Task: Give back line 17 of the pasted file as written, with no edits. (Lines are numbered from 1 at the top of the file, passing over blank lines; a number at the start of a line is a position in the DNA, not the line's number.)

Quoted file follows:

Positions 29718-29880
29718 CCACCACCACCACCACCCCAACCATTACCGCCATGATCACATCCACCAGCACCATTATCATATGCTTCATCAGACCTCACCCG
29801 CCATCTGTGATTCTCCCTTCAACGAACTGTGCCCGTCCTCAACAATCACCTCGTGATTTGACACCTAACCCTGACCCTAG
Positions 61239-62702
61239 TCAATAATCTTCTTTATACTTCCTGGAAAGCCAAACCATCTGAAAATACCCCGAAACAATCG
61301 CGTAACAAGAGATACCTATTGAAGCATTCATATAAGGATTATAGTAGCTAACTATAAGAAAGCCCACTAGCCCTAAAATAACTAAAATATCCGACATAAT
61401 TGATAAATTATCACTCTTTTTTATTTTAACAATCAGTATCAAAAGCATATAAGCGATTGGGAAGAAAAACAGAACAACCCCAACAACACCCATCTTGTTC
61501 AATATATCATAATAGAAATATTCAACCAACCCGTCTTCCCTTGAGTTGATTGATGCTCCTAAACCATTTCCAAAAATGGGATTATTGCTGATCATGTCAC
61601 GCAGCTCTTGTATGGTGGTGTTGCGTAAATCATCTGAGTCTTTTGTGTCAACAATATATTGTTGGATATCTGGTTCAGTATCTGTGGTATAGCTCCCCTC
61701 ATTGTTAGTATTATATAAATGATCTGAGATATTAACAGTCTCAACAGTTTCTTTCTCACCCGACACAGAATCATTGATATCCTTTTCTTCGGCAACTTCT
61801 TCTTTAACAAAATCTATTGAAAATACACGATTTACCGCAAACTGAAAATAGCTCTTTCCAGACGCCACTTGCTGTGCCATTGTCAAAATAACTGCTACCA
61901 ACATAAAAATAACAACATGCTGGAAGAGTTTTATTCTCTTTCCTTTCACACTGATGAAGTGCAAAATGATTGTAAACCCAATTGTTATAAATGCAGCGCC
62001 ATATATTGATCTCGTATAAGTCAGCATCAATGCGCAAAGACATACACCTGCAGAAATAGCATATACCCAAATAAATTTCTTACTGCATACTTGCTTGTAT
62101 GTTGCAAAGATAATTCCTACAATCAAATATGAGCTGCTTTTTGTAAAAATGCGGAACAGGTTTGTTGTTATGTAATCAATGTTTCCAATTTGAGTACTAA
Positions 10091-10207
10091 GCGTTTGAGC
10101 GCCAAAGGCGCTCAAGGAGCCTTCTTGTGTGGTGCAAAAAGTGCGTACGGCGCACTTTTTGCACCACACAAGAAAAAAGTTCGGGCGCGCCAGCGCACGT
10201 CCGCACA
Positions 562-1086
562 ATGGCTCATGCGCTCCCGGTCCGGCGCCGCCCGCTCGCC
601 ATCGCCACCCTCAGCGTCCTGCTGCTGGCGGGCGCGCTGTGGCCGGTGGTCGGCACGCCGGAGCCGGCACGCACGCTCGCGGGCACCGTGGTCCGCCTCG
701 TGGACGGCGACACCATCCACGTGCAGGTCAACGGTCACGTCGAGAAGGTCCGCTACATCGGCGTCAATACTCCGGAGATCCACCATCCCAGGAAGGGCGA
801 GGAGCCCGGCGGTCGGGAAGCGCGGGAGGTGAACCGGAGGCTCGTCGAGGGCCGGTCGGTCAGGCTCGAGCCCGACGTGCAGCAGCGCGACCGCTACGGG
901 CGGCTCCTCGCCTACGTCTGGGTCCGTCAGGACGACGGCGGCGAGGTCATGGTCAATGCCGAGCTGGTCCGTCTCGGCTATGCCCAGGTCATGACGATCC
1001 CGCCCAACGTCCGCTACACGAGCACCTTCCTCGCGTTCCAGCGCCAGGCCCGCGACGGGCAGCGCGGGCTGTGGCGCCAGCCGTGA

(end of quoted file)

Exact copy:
10101 GCCAAAGGCGCTCAAGGAGCCTTCTTGTGTGGTGCAAAAAGTGCGTACGGCGCACTTTTTGCACCACACAAGAAAAAAGTTCGGGCGCGCCAGCGCACGT